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Legs on the Signpost

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The insane devotee throbs with his
small legs, I don’t dare more.

The insane devotee throbs with his
small legs, I cannot do more. Bricks are

yellow, made of polyvinyl, fattish. We
people die. Lemme aks you, no l’s no

r’s from the Japanese and Chinese,
only the white mushroom,

a cataract. Animals are prolific. You
come from the valley, from your

spine. From something more? From
the risen sun. To smoke oneself

on the roof. To change clothes and
dry one’s hair in water lily.

Source: Poetry (May 2014)

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This poem originally appeared in the May 2014 issue of Poetry magazine

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Legs on the Signpost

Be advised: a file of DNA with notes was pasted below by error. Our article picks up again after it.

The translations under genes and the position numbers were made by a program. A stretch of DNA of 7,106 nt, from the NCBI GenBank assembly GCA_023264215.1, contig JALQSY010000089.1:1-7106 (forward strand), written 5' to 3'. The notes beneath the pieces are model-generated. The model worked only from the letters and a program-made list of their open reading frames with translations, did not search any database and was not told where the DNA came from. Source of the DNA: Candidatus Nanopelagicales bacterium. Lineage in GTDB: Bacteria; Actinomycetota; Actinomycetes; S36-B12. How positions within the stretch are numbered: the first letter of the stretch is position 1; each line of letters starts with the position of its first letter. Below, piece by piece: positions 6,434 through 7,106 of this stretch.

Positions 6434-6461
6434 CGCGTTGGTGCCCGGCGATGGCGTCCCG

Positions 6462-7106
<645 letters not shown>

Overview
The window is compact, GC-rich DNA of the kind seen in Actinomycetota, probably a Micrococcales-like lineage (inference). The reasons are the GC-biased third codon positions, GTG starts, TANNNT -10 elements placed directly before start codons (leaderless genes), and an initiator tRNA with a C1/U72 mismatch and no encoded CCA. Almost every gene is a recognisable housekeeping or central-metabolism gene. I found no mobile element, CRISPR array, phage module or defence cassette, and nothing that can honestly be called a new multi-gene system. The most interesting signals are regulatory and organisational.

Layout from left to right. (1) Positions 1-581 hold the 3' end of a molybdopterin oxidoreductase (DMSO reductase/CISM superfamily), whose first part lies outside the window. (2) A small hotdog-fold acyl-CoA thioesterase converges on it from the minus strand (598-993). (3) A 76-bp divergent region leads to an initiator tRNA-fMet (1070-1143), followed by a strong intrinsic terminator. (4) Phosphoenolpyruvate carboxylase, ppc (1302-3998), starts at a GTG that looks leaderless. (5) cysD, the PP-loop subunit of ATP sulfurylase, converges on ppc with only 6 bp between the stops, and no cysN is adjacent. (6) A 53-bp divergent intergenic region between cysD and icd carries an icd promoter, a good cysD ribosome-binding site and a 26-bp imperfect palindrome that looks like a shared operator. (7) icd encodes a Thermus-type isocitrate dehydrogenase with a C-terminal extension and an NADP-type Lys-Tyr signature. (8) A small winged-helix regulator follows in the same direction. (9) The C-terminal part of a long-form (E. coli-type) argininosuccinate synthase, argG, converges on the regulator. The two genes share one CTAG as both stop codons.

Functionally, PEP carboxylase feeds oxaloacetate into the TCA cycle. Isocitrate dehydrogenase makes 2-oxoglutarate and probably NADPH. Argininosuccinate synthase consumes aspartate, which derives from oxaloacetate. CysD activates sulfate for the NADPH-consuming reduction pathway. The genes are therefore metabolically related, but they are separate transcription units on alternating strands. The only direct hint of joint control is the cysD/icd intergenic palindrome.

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  • Slovenian poet Tomaž Šalamun was one of Europe’s most prominent poets of his generation and was a leader of the Eastern European avant-garde. Early in his career he edited the literary magazine Perspektive and was briefly jailed on political charges. He studied art history at the University of Ljubljana, where he found poetry suddenly, as a revelation, describing its arrival in a 2004 interview as “stones from the sky.”

    Šalamun is the author of more than 40 collections of poetry in Slovenian and English. He published his first collection, Poker (1966), at the age of 25. His poetry, using elements of surrealism and polyphony, was influenced by the work of Frank O'Hara, John Ashbery, Charles Simic, and Charles Baudelaire. His collections of poetry in English include The Selected Poems of Tomaž Šalamun (Ecco Press, 1998); The Shepherd, the Hunter (Pedernal, 1992); The Four Questions of Melancholy (White Pine Press, 1997); Feast (Harcourt, 2000), Ballad for Metka Krasovec (Twisted Spoon Press, 2001, translated...

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